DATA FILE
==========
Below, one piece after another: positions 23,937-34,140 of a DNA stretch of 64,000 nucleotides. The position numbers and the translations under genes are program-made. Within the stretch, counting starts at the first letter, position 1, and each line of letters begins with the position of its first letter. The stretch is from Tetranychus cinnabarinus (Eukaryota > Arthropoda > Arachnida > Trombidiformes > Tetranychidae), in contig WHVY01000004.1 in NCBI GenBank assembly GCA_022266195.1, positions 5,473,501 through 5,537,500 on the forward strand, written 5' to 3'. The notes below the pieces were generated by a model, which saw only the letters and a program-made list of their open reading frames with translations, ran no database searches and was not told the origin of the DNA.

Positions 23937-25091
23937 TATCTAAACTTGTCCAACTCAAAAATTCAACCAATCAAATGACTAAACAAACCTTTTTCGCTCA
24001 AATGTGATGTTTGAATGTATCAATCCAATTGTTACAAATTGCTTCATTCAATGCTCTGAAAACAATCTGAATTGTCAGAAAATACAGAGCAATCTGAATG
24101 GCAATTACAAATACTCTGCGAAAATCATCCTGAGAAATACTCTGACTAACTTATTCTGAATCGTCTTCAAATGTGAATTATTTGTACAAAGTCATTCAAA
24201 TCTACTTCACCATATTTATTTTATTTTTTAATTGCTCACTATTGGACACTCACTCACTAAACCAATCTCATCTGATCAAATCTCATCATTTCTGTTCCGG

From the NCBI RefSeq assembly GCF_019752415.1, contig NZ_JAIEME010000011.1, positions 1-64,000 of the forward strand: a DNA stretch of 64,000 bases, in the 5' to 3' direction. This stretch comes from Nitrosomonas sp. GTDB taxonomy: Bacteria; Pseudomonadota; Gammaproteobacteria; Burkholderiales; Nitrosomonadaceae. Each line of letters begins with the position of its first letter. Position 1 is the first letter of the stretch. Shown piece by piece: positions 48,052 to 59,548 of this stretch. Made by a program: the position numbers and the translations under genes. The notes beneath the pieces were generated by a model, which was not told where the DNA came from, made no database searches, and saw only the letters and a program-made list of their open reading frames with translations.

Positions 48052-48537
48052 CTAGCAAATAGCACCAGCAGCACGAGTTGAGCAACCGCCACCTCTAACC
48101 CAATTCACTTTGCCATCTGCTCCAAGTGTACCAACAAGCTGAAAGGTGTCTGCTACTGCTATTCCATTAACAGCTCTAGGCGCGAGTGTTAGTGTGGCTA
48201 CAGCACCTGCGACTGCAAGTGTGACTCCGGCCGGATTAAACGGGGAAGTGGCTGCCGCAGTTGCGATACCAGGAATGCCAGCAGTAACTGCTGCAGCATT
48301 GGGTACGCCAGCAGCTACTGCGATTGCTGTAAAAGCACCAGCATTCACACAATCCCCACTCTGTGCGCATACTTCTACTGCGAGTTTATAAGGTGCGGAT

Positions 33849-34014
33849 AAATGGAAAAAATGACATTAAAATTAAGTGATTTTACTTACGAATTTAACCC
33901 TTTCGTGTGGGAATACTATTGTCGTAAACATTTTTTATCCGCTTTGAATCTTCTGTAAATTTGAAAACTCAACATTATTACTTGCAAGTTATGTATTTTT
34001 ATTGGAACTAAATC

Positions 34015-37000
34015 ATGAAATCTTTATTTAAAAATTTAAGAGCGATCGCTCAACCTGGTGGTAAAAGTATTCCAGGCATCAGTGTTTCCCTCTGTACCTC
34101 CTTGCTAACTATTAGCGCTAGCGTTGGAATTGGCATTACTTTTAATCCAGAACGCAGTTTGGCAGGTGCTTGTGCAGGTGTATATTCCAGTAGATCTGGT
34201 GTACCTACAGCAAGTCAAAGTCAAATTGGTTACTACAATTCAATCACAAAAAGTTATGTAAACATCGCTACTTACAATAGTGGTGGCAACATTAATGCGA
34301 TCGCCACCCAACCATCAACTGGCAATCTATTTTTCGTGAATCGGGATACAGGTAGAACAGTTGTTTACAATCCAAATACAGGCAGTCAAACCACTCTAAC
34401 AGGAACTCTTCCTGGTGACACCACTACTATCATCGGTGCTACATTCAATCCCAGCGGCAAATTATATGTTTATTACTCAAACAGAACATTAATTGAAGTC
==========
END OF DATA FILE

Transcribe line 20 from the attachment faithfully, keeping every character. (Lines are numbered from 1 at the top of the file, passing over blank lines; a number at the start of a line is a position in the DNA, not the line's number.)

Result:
34201 GTACCTACAGCAAGTCAAAGTCAAATTGGTTACTACAATTCAATCACAAAAAGTTATGTAAACATCGCTACTTACAATAGTGGTGGCAACATTAATGCGA